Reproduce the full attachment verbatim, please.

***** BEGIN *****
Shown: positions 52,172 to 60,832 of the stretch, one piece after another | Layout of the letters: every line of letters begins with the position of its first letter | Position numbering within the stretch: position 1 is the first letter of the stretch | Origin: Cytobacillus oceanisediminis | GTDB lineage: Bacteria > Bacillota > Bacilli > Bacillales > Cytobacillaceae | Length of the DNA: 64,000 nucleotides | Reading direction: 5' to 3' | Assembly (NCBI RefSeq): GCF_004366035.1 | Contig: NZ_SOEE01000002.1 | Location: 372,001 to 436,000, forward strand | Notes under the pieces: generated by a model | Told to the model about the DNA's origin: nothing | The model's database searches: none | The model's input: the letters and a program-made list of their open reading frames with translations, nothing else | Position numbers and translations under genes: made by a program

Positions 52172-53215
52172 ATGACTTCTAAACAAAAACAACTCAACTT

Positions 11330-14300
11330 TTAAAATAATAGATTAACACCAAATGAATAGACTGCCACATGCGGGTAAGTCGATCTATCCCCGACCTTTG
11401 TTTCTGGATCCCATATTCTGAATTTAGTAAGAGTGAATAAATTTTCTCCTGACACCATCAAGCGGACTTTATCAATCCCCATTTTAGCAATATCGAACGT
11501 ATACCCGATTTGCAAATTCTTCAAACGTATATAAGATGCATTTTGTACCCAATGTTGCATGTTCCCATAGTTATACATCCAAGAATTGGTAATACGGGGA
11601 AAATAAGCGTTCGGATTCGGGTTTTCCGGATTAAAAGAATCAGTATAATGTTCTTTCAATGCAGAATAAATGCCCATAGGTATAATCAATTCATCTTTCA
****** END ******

Shown: positions 52,172 to 60,832 of the stretch, one piece after another | Layout of the letters: every line of letters begins with the position of its first letter | Position numbering within the stretch: position 1 is the first letter of the stretch | Origin: Cytobacillus oceanisediminis | GTDB lineage: Bacteria > Bacillota > Bacilli > Bacillales > Cytobacillaceae | Length of the DNA: 64,000 nucleotides | Reading direction: 5' to 3' | Assembly (NCBI RefSeq): GCF_004366035.1 | Contig: NZ_SOEE01000002.1 | Location: 372,001 to 436,000, forward strand | Notes under the pieces: generated by a model | Told to the model about the DNA's origin: nothing | The model's database searches: none | The model's input: the letters and a program-made list of their open reading frames with translations, nothing else | Position numbers and translations under genes: made by a program

Positions 52172-53215
52172 ATGACTTCTAAACAAAAACAACTCAACTT

Positions 11330-14300
11330 TTAAAATAATAGATTAACACCAAATGAATAGACTGCCACATGCGGGTAAGTCGATCTATCCCCGACCTTTG
11401 TTTCTGGATCCCATATTCTGAATTTAGTAAGAGTGAATAAATTTTCTCCTGACACCATCAAGCGGACTTTATCAATCCCCATTTTAGCAATATCGAACGT
11501 ATACCCGATTTGCAAATTCTTCAAACGTATATAAGATGCATTTTGTACCCAATGTTGCATGTTCCCATAGTTATACATCCAAGAATTGGTAATACGGGGA
11601 AAATAAGCGTTCGGATTCGGGTTTTCCGGATTAAAAGAATCAGTATAATGTTCTTTCAATGCAGAATAAATGCCCATAGGTATAATCAATTCATCTTTCA